When unemployment is at a low, business owners have more motivation than usual to make sure they hire, promote, retain and reward their most valuable employees. To do that in the most objective and accurate manner, business owners are recognizing the role of data in an organization to measure, track and analyze employee performance.
Fairness and consistency are primary objectives when it comes to evaluating employees, according to Cassie Whitlock, director of human resources at BambooHR, an online human resources information system for small to medium-size businesses based in Lindon, Utah.
“You can accomplish both goals when you have data behind the decision," Whitlock says.
The Role of Data in an Organization's Employee Evaluations
The role of data in an organization is to help make better decisions, and using the wrong data can lead to poor decisions.
Technology, such as human resource systems, online job applications, digital time and attendance tracking and automated production, supplies organizations with ever-growing amounts of data.
“The art is finding the right data," Whitlock says. “If you look at the wrong things, you'll make wrong decisions."
With that in mind, step one in effectively increasing the role of data in an organization is deciding what to measure about each employee. Data on quantity and quality of product or service, absenteeism and ratings from formal manager performance evaluations are commonly used.
The exact measures vary by industry, company size and business goals and strategies. A good employee at one firm may not be a good employee at another. So the data used to measure employee performance also varies. At manufacturers, units and errors produced per shift may be the basic measure. Retailers may look at sales by individual employee to identity best and worst performers. Professional services firms tend to count someone's billable hours.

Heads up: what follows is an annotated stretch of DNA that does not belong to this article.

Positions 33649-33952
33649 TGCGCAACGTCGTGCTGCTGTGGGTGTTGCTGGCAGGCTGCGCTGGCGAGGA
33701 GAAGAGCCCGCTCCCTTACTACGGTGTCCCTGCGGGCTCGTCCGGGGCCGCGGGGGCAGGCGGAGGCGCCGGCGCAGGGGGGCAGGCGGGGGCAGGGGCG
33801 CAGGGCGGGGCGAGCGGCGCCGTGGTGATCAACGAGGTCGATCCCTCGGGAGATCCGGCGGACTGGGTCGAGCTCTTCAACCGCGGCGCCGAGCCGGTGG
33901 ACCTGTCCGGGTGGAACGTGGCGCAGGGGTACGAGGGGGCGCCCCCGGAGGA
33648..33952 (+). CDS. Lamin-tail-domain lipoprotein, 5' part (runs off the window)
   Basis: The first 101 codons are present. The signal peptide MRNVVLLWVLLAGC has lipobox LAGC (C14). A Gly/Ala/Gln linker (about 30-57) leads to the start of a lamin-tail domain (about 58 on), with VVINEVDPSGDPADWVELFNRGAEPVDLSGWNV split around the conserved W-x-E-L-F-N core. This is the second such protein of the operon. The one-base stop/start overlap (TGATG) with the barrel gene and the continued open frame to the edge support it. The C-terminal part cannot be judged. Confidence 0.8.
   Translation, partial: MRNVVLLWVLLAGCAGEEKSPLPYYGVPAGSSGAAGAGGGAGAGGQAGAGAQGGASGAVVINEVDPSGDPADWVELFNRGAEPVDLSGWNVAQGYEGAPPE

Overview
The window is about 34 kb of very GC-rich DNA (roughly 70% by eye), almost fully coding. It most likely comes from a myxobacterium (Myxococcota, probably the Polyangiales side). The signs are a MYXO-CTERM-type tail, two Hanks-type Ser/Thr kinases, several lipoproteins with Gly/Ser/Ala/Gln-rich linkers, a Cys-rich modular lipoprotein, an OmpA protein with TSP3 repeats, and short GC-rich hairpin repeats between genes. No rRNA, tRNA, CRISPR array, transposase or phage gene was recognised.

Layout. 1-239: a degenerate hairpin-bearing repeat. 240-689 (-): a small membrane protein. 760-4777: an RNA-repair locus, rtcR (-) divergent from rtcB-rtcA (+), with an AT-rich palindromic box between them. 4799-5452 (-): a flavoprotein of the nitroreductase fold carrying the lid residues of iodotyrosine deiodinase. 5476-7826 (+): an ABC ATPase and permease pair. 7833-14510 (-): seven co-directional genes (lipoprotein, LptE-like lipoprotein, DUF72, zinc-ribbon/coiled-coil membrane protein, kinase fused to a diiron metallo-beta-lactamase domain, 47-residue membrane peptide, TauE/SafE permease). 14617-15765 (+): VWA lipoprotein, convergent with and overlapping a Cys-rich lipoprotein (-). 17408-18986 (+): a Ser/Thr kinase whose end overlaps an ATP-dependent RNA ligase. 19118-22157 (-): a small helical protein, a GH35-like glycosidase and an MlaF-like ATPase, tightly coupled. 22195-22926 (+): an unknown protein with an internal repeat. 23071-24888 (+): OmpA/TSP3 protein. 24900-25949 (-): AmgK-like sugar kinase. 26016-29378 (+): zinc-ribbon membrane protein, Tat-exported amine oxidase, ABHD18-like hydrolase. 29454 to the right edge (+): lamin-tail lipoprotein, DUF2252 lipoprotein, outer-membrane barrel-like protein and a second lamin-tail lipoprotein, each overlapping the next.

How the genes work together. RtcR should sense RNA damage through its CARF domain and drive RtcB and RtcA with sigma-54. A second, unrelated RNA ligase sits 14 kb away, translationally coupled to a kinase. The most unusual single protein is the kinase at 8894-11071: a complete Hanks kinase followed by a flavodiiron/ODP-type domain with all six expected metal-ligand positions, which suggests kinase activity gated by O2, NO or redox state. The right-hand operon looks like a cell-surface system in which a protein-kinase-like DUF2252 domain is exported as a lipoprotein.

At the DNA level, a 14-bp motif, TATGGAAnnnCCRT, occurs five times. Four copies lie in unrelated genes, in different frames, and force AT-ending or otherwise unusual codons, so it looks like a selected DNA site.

Different job descriptions may also demand different data.
“If you're hiring for management and you're hiring for hourly, that's going to be two different situations completely," observes Tina Hamilton, president of myHR Partner, an Allentown, Pennsylvania, human resources outsourcing firm.
Customers can contribute net promoter scores to evaluate employee performance. Customers are asked how likely on a scale of 1 to 10 they are to refer others to the company. Answers from 1 to 6 indicate customers likely to spread negative word of mouth. Scores 7 and 8 suggest satisfaction but not enthusiasm. Nine and 10 identify loyal fans.
Net promoter scores are hot right now, Hamilton says. One company she works with has a simplified net promoter score with a happy or sad face on the company's web site.
“All the client has to do is click it," she says. “So they're constantly keeping a running tab on how employees are doing."
Another popular data point are 360-degree assessments. These use anonymous feedback about individual employees from peers, supervisors and others. HR software can automate distributing surveys and gathering and tabulating answers, which typically include ratings on a scale.